What are the best noise-canceling earbuds overall?

What are the best noise-canceling earbuds overall?

Introduction

Noise cancellation has become a standard feature in wireless earbuds today. I’ve tested hundreds of wired and wireless earbuds over the years, and it’s difficult to name one pair as the best overall noise-canceling earbuds. A few models do perform better than a lot of the others. These include the Apple AirPods Pro 2, the Bose QuietComfort Ultra Earbuds and the Sony WF-1000XM5 buds. The AirPods Pro 2 has been recently updated with USB-C charging and other small enhancements, while the Bose and Sony launched in 2023. I’ve also recently added the Sennheiser Momentum True Wireless 4 earbuds to the list, which have improved noise canceling, and excellent sound.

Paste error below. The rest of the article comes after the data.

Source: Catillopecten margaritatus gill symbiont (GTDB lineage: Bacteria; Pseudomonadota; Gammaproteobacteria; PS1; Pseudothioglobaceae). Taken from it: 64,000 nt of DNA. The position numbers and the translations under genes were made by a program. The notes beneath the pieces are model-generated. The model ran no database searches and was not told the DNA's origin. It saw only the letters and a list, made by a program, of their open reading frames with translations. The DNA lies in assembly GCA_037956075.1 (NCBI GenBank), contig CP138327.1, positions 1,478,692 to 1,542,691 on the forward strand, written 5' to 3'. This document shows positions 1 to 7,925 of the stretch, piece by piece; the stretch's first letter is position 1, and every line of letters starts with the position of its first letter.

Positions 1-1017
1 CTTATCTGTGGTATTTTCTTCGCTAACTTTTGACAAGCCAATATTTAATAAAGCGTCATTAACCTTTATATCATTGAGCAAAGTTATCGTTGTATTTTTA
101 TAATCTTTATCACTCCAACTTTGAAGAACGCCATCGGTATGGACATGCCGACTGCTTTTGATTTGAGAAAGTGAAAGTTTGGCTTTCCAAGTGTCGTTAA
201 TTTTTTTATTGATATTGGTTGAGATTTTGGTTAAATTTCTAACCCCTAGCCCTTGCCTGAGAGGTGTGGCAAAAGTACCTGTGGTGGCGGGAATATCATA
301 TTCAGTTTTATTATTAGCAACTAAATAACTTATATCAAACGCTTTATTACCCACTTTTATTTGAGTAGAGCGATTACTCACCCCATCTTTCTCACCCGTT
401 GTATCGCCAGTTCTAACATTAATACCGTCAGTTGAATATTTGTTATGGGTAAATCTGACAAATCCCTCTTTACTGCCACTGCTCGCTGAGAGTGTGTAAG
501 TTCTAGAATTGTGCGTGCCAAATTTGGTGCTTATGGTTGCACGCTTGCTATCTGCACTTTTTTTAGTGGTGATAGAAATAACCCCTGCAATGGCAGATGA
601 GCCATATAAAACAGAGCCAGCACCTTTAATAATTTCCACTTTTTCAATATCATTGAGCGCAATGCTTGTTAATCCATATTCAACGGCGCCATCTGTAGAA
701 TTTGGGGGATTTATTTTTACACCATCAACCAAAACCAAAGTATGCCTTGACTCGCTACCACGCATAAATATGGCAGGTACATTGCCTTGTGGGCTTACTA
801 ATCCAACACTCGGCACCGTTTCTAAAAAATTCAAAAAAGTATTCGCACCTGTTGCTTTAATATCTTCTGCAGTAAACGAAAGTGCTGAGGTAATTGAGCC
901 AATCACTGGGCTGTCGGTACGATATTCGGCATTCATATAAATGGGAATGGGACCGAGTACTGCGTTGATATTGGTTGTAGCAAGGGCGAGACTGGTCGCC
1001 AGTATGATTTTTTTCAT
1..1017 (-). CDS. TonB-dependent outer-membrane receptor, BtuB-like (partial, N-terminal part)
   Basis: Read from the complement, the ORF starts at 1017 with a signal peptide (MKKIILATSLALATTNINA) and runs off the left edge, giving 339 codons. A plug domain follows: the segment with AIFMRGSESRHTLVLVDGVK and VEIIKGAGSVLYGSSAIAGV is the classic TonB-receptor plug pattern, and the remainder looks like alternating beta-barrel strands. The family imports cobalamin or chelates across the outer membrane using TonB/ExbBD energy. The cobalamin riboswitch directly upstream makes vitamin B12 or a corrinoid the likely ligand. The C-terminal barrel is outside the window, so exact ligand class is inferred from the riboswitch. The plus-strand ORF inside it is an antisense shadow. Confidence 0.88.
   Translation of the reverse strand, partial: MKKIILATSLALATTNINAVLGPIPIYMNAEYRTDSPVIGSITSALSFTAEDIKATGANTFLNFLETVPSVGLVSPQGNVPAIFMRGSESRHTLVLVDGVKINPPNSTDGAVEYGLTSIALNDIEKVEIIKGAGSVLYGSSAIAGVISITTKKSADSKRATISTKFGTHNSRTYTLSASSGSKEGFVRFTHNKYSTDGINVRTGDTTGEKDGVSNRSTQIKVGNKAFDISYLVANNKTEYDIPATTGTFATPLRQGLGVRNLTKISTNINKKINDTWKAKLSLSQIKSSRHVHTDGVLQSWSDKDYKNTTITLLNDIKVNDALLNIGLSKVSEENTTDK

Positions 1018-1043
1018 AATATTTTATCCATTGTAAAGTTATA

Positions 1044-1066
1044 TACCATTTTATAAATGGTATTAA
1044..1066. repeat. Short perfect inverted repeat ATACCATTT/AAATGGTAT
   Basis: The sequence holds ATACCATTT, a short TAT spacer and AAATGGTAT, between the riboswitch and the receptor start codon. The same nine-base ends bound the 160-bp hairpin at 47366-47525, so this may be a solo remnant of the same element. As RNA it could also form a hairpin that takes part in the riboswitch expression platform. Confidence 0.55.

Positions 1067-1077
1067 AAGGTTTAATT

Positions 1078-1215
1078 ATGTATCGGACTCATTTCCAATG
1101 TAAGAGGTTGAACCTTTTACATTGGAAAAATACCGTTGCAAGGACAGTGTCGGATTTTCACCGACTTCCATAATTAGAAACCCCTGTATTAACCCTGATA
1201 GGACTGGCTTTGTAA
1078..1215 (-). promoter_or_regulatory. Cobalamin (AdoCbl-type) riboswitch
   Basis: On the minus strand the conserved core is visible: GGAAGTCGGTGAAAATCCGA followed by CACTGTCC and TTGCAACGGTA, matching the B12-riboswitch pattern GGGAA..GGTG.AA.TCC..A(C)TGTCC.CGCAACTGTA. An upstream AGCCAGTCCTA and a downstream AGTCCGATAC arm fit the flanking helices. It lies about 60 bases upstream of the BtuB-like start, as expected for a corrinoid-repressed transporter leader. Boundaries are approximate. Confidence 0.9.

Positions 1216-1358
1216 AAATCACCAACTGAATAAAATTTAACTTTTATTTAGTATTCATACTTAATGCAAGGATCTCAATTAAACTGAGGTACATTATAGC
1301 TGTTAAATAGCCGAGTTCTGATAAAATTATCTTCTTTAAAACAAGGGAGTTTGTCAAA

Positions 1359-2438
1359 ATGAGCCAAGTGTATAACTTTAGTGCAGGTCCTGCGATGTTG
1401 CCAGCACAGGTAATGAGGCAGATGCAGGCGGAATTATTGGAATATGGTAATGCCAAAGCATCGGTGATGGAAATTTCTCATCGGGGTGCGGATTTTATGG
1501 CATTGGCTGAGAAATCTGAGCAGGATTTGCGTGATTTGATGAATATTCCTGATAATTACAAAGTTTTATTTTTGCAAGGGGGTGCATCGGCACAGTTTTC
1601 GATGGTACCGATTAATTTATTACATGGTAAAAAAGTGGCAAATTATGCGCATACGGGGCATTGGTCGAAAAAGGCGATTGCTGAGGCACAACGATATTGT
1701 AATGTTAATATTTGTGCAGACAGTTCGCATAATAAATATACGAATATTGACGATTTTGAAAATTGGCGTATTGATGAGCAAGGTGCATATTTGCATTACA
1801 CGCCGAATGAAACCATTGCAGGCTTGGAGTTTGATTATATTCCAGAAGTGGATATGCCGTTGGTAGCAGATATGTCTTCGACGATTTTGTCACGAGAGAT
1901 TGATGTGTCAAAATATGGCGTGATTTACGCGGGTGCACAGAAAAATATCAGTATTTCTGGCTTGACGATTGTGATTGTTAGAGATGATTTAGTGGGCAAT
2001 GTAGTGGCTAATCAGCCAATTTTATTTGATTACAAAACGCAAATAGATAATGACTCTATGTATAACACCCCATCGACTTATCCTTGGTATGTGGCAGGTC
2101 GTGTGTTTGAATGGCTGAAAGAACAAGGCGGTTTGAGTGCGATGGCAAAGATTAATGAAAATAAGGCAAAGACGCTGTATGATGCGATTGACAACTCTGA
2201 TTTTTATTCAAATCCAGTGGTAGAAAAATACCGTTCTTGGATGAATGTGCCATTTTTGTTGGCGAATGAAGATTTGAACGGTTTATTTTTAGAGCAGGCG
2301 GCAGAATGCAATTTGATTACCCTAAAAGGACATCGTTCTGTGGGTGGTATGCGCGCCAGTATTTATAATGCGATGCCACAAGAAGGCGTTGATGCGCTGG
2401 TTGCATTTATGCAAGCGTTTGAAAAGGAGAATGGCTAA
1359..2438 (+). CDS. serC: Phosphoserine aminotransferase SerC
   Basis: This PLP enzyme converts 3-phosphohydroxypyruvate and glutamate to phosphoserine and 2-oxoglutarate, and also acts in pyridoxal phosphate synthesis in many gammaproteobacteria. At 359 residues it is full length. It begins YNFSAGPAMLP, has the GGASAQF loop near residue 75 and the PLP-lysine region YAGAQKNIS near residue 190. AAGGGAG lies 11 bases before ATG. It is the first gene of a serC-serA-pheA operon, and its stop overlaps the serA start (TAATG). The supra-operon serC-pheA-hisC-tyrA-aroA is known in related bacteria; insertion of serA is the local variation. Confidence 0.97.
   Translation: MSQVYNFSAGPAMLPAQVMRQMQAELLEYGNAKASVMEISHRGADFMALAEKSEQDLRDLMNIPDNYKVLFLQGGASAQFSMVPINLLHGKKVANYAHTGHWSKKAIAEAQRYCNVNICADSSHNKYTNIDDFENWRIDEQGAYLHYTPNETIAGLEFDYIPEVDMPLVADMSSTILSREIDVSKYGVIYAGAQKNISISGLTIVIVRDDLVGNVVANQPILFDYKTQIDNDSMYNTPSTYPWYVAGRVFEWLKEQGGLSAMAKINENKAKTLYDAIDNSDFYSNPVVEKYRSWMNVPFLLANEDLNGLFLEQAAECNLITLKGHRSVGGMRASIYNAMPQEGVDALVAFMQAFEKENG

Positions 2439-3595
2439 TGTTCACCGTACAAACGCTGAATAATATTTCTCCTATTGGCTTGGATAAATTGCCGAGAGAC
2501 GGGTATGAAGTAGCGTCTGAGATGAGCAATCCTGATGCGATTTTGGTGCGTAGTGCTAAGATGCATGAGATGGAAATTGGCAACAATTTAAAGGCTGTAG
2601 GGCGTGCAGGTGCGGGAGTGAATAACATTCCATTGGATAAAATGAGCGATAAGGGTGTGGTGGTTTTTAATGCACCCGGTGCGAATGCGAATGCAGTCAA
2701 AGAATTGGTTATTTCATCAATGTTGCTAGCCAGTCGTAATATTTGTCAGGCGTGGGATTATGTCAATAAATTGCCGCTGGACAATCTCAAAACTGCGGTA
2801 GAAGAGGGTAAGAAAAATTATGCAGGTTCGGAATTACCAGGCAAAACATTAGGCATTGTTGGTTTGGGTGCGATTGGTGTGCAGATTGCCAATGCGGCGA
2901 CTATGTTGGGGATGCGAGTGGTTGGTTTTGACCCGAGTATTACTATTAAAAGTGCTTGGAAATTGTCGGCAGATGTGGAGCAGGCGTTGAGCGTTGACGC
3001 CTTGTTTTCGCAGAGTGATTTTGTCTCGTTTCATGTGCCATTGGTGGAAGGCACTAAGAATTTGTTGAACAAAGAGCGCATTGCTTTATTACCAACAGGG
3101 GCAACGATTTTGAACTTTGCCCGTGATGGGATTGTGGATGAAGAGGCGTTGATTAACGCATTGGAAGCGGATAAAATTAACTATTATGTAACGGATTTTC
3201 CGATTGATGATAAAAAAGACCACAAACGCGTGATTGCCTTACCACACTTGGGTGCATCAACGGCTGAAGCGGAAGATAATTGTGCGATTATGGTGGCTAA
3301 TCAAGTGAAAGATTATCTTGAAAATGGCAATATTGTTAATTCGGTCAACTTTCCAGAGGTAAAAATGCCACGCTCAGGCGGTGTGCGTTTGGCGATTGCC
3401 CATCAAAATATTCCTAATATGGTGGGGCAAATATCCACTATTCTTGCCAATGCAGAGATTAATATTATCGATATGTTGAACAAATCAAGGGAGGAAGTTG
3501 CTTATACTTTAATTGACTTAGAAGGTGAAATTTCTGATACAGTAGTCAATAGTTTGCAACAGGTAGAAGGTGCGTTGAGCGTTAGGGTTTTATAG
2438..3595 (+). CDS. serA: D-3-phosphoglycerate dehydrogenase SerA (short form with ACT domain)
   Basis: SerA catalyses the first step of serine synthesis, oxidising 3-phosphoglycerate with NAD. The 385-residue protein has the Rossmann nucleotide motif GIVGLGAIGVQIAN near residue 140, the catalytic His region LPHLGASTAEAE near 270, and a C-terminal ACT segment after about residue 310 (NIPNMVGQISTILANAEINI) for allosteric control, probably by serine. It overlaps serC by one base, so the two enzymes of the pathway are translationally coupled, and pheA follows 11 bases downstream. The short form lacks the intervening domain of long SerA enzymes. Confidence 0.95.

Although these earbuds all feature excellent sound and noise-muffling capabilities, they also have a comfortable fit and mostly strong voice-calling performance. (I’ve tested all the earbuds on the list and fully reviewed the most popular models.) Those are the key factors I consider when picking the right products for this list, in addition to pricing and value.

The best noise canceling (or “noise cancelling,” as companies like Bose and Google spell it) can mask a wider range of frequencies and do it on the fly (“adaptive” noise canceling) with sophisticated software algorithms and more-powerful but energy-efficient processors embedded in the buds. Apple, Sony and Bose remain among the leaders in the category, but they have plenty of competition.